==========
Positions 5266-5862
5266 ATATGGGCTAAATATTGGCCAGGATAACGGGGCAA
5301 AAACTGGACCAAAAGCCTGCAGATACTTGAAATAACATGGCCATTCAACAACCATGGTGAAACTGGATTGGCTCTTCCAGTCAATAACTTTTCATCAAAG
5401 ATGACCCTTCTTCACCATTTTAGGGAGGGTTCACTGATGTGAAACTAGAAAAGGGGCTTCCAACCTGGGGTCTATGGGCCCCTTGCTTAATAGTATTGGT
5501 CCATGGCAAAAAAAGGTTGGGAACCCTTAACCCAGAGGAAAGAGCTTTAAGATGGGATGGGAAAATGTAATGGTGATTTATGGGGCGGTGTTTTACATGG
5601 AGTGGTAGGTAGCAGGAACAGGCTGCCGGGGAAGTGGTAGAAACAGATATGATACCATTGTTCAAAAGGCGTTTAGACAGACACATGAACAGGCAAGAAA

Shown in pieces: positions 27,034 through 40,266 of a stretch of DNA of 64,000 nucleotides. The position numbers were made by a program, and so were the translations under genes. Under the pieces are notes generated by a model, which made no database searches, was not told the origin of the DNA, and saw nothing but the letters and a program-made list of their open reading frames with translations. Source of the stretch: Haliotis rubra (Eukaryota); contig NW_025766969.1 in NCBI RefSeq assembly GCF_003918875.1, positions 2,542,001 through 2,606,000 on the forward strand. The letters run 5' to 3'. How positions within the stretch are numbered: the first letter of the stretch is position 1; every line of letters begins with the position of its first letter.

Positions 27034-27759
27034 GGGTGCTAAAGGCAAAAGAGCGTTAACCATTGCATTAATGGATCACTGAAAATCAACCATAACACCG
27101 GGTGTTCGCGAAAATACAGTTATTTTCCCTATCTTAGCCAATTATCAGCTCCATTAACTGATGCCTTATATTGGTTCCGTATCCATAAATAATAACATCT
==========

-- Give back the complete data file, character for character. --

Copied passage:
Positions 5266-5862
5266 ATATGGGCTAAATATTGGCCAGGATAACGGGGCAA
5301 AAACTGGACCAAAAGCCTGCAGATACTTGAAATAACATGGCCATTCAACAACCATGGTGAAACTGGATTGGCTCTTCCAGTCAATAACTTTTCATCAAAG
5401 ATGACCCTTCTTCACCATTTTAGGGAGGGTTCACTGATGTGAAACTAGAAAAGGGGCTTCCAACCTGGGGTCTATGGGCCCCTTGCTTAATAGTATTGGT
5501 CCATGGCAAAAAAAGGTTGGGAACCCTTAACCCAGAGGAAAGAGCTTTAAGATGGGATGGGAAAATGTAATGGTGATTTATGGGGCGGTGTTTTACATGG
5601 AGTGGTAGGTAGCAGGAACAGGCTGCCGGGGAAGTGGTAGAAACAGATATGATACCATTGTTCAAAAGGCGTTTAGACAGACACATGAACAGGCAAGAAA

Shown in pieces: positions 27,034 through 40,266 of a stretch of DNA of 64,000 nucleotides. The position numbers were made by a program, and so were the translations under genes. Under the pieces are notes generated by a model, which made no database searches, was not told the origin of the DNA, and saw nothing but the letters and a program-made list of their open reading frames with translations. Source of the stretch: Haliotis rubra (Eukaryota); contig NW_025766969.1 in NCBI RefSeq assembly GCF_003918875.1, positions 2,542,001 through 2,606,000 on the forward strand. The letters run 5' to 3'. How positions within the stretch are numbered: the first letter of the stretch is position 1; every line of letters begins with the position of its first letter.

Positions 27034-27759
27034 GGGTGCTAAAGGCAAAAGAGCGTTAACCATTGCATTAATGGATCACTGAAAATCAACCATAACACCG
27101 GGTGTTCGCGAAAATACAGTTATTTTCCCTATCTTAGCCAATTATCAGCTCCATTAACTGATGCCTTATATTGGTTCCGTATCCATAAATAATAACATCT